Patriot Act Moves Through Senate
By a 95-4 vote, the Senate had earlier agreed to another measure that would slightly water down the law by adding protections for some people who have been targeted by government investigations. Though not changing the scope of the Patriot Act in any meaningful way, these modifications were allegedly meant to clarify the rights of people under surveillance and to further limit the government's ability to scrutinize library records.
"No one has the right to turn this body into a rubber stamp," said a defiant Feingold, who was the only senator to vote against the original Patriot Act when it was passed by Congress immediately following the September 11 attacks.
It now appears that the way has been smoothed for clear sailing on extension of the Act in the House of Representatives and it will then quickly proceed to the White House for Bush’s signature. The Patriot Act had been temporarily renewed by the Senate earlier this year and is set to expire on March 10.
Feingold, who has become the leading voice against the Patriot Act in the Senate, watched as his Democratic colleagues took the administration’s bait on the incredibly weak White House compromise that would limit the government's power to compel information from people targeted in terror probes.
That measure passed earlier in the day by the 95-4 vote. Voting 'no' with Feingold were Senators Jim Jeffords (I-VT), Tom Harkin (D-IA) and the Senate's acknowledged constitutional expert, Robert Byrd (D-WV).
That amendment added the following stipulations to the Patriot Act:
- Gives recipients of court-approved subpoenas for information in terrorist investigations the right to challenge a requirement that they refrain from telling anyone.
- Eliminates a requirement that an individual provide the FBI with the name of a lawyer consulted about a National Security Letter, which is a demand for records issued by investigators.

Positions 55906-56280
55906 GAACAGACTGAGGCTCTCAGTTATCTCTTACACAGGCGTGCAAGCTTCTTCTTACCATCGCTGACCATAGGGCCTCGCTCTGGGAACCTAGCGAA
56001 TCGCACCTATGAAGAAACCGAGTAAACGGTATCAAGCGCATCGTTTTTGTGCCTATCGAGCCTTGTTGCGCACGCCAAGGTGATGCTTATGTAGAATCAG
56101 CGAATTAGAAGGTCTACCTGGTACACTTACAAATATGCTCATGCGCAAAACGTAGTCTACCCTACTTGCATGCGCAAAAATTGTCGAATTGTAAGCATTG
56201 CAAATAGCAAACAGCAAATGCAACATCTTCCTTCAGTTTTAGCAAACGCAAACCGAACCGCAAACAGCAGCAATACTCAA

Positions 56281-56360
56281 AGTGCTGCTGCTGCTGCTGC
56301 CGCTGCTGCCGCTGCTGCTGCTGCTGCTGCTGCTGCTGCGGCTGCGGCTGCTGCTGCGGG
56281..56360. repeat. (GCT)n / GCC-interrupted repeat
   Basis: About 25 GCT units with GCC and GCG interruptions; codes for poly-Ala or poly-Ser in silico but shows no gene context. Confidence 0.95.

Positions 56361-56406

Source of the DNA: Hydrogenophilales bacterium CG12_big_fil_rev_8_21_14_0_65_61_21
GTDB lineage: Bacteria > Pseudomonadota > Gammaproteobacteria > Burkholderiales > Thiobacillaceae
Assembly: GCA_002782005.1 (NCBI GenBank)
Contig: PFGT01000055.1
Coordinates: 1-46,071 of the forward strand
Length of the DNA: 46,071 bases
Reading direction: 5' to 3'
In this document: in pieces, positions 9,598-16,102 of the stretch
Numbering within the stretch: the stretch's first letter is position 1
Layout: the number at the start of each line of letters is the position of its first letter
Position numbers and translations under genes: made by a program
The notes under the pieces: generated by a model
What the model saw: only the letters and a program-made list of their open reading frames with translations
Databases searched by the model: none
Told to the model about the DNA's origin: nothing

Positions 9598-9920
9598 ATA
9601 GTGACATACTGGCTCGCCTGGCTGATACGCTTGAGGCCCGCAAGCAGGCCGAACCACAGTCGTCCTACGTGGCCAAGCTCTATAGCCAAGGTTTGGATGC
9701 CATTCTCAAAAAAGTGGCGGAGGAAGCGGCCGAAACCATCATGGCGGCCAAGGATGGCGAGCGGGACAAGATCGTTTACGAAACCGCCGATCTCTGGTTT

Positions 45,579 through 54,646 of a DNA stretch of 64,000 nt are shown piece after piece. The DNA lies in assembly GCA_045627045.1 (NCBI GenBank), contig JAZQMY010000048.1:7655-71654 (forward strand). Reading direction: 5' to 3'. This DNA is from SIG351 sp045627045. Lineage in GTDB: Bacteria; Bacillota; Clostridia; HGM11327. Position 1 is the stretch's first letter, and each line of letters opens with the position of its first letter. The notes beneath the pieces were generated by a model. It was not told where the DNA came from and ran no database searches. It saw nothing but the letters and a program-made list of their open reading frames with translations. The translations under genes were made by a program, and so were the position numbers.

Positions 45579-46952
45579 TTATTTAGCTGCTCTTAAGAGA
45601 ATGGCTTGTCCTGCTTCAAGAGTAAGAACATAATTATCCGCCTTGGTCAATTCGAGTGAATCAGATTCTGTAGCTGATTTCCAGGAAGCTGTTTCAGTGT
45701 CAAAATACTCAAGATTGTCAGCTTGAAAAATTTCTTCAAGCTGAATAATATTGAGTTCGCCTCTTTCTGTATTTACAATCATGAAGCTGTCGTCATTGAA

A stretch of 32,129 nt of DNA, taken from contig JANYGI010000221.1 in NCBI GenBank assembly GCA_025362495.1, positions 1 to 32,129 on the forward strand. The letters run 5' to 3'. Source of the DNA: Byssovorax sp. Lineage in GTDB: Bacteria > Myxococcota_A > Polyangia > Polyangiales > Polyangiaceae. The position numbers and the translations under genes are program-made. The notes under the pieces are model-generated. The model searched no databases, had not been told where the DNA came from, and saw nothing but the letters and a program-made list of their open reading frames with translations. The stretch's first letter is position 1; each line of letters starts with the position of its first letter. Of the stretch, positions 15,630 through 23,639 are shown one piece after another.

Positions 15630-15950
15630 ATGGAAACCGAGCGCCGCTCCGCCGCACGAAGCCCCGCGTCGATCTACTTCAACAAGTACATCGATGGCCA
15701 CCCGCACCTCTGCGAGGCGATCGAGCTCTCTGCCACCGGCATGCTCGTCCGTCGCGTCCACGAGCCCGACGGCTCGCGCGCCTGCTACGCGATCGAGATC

- Clarifies that most libraries are not subject to demands in those letters for information about suspected terrorists.
The rules of the senate have changed since the days of Jimmy Stewart and "Mr. Smith goes to Washington." One senator, no matter how strongly he or she feels, cannot single-handedly stop a bill when 60 or more of his or her colleagues are dead set on passing it. So obviously at this point, final passage of the reauthorization bill is now assured.Feingold then went on to read the Constitution and the Bill of Rights into the record to underscore his opposition to the Patriot Act and to emphasize the seriousness of his concerns.
I am disappointed in this result obviously but I believe this fight has been worth making and my dedication to changing the patriot act is as strong now as it has ever been. We have made some progress since October 2001. The public understands the issues better and I think many of my colleagues do too.
And leave it to a Republican to use yet more fear-mongering as a way of making a political point. Senator Jim Bunning (R-KY) continued to support the Patriot Act, saying grimly on the Senate floor "Civil liberties do not mean much when you are dead."
With the “compromise” amendment now in place, final Senate passage of the Patriot Act renewal is expected Friday.